Multicolour documentation collections

Collections

Multicolour collections are built on the popular Waterline ORM, this allowed us to minimise the amount of work that you do to get something you’d spend weeks or months doing.

Multicolour expands on Blueprints slightly to give you some extra behavioural and timesaving tweaks as well as extra behaviour for Multicolour.

A simple, example Multicolour blueprint might look something like this.

"use strict"

module.exports = {
  attributes: {
    slug: "string",

    title: {
      type: "string",
      required: true,
      index: true
    },

    description: {
      type: "string",
      required: true
    },

    public: {
      type: "boolean",
      defaultsTo: true,
      metadata: {
        description: "Some projects are private, this flag is the decider."
      }
    },

    // Associations.
    user: {
      model: "user"
    }
  },

  constraints: {
    get: {
      user: "auth.credentials.user.id",
      public: { compile: false, value: true }
    },
  }
}

A few things are happening above, we’re exporting an Object with a few keys. The first key is attributes, this is where you define the properties/columns/keys in your table/document.

Each key of the attributes can be an object of properties or simply the type that key should be. Valid types are:

  • "string"
  • "text"
  • "email"
  • "integer"
  • "float"
  • "date"
  • "time"
  • "datetime"
  • "boolean"
  • "binary"
  • "array"
  • "json"

Properties can also have a metadata key, this is where you can add descriptive and informative notes that will appear in the documentation generated by your chosen server framework.

There is also a constraints key outside of the attributes, this serves as a simple “logic free” way to constrain actions on the database.

If you were to write the JavaScript for that constraint, it might look something like this.

projects.findOne(request.payload, (err, project) => {
  if (row.user.toString() !== request.auth.credentials.user.id.toString()
    || row.public === false) {
    reply("You aren't allowed to do this.").code(412)
  }
  else {
    reply(project)
  }
})
...

A value computed by a constraint will always overwrite any value sent to the server intended for a write request to the database.

Naming and identity

To be as predictable as possible, Multicolour takes the name of your blueprint.js and makes sure it is not pluralised in any way. If you have a blueprint named projects.js in your blueprints folder, Multicolour will name your collection project and your routes will all be /project/.

Lifecycle callbacks

If constraints aren’t for you, you can use lifecycle callbacks to prevent/check writes and reads from your database.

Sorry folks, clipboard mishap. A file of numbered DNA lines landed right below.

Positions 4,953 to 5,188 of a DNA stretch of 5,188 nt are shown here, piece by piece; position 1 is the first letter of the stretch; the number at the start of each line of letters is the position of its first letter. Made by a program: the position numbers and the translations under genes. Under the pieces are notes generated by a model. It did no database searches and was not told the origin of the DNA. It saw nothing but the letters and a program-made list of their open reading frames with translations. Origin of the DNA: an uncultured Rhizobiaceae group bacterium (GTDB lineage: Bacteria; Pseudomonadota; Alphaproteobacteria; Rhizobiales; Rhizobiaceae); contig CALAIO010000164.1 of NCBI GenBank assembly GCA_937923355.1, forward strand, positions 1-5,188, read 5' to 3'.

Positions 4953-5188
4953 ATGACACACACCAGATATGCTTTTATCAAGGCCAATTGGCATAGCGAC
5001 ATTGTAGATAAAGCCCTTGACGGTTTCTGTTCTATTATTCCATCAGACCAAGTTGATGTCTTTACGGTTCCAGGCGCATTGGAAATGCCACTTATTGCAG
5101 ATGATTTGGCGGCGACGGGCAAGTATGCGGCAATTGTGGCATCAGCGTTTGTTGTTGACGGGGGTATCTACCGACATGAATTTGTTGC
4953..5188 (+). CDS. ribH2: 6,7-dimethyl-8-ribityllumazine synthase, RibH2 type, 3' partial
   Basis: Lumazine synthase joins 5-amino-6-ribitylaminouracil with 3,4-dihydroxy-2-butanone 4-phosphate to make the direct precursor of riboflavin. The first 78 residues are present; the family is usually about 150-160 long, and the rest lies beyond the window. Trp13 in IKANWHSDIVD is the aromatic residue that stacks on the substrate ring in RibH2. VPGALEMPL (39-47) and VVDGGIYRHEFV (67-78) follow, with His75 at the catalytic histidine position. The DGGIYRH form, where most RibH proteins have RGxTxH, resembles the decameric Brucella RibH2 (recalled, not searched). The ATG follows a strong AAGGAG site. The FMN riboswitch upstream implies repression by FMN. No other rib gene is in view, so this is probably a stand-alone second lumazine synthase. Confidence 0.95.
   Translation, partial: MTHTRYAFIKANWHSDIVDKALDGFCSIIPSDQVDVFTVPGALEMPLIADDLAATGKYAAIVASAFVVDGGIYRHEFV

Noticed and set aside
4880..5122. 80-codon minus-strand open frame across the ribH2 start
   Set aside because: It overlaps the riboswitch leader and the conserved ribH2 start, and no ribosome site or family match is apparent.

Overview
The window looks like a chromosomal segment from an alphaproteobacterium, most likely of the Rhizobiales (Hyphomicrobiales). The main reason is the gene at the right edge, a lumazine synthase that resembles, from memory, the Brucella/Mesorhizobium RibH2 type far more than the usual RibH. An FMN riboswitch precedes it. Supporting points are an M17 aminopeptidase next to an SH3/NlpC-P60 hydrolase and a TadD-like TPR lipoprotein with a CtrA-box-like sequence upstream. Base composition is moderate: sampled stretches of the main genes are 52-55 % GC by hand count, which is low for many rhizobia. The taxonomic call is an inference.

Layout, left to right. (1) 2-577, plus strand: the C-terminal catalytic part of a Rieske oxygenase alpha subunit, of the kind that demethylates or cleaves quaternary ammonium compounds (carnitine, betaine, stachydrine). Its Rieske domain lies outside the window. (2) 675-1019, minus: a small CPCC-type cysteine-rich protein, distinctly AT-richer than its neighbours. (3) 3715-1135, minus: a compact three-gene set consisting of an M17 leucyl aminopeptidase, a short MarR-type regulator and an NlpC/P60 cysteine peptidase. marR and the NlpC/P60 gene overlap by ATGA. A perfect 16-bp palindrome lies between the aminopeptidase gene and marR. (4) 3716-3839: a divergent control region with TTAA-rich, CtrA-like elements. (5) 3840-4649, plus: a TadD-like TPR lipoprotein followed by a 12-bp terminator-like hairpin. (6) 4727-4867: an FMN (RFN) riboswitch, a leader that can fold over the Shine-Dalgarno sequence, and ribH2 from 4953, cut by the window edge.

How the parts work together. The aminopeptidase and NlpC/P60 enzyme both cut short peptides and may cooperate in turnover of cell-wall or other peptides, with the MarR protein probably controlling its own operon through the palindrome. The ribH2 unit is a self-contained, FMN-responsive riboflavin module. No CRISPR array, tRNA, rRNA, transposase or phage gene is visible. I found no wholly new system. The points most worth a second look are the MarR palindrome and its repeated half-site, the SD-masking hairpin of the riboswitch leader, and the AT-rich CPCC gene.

Each model has the following available callbacks.

  • beforeValidate(values, next)
  • afterValidate(values, next)
  • beforeCreate(values, next)
  • afterCreatefn(newlyInsertedRecord, next)
  • beforeUpdate(valuesToUpdate, next)
  • afterUpdate(updatedRecord, next)
  • beforeDestroy(criteria, next)
  • afterDestroy(deletedRecord, next)

To read more on lifecycle callbacks, read the Waterline lifecycle documentation.

Associations

Your blueprints can have associations to other blueprints (even across database technologies) which are automatically populated by Multicolour. Your associations can be one-to-one, one-to-many or many-to-many.

You make associations in your blueprint by specifying the property that should be associated and either a model or collection property within with an optional via value.

Example:

...
attributes: {
  // One-to-one
  user: {
    model: "user"
  },

  // One-to-many
  projects: {
    collection: "project",
    via: "user"
  }
}
...

Adding associations programatically.

There may be a time you need to add a relationship to another collection without modifying the blueprint. The add_relation_to_collection(as, target_collection, related_collection, many) function will do this for you.

This function will add a relationship, either one to one or one to many to your collection. It will not overwrite any relationship by the same name It will throw if either collection does not exist. Passing true to many will make the relationship one to many.

Example

Adding a team relationship to the multicolour_user collection.

// app.js
my_service.get("database")
  .add_relation_to_collection("team", "multicolour_user", "team")
  .add_relation_to_collection("users", "team", "multicolour_user")

A sugar function that does the same in a more terse way is the .join method.

my_service.get("database")
  .join({
    as: "team",
    from: "multicolour_user",
    to: "team"
  })
  .join({
    as: "team",
    from: "team",
    to: "multicolour_user"
  })

You can find more about how Waterline handles associations by reading the documentation

toJSON

Every model has a toJSON method, even if you don’t supply one, Multicolour adds one for you which simply removes any null or undefined keys before conitnueing with the reply.

If you supply a toJSON method, Multicolour wraps your toJSON in the default so behaviour stays predictable.

Example removing a password and salt from a reply:

attributes: {
  // Your model...

  toJSON: function() {
    const model = this.toObject()
    delete model.password
    delete model.salt
    return model
  }
}

Flags

There are flags available to change Multicolour behaviour on your models, they are:

  • NO_AUTO_GEN_ROUTES: Boolean This tells Multicolour whether or not to generate CRUD endpoints for this model. custom_routes are still honoured.
  • NO_AUTO_GEN_FRONTEND: Boolean This tells Multicolour whether or not to generate a frontend (if you have enabled a frontend plugin).

During the generation Multicolour also adds a new property to each model, multicolour_instance which is the current instance of Multicolour from which you can access your entire app.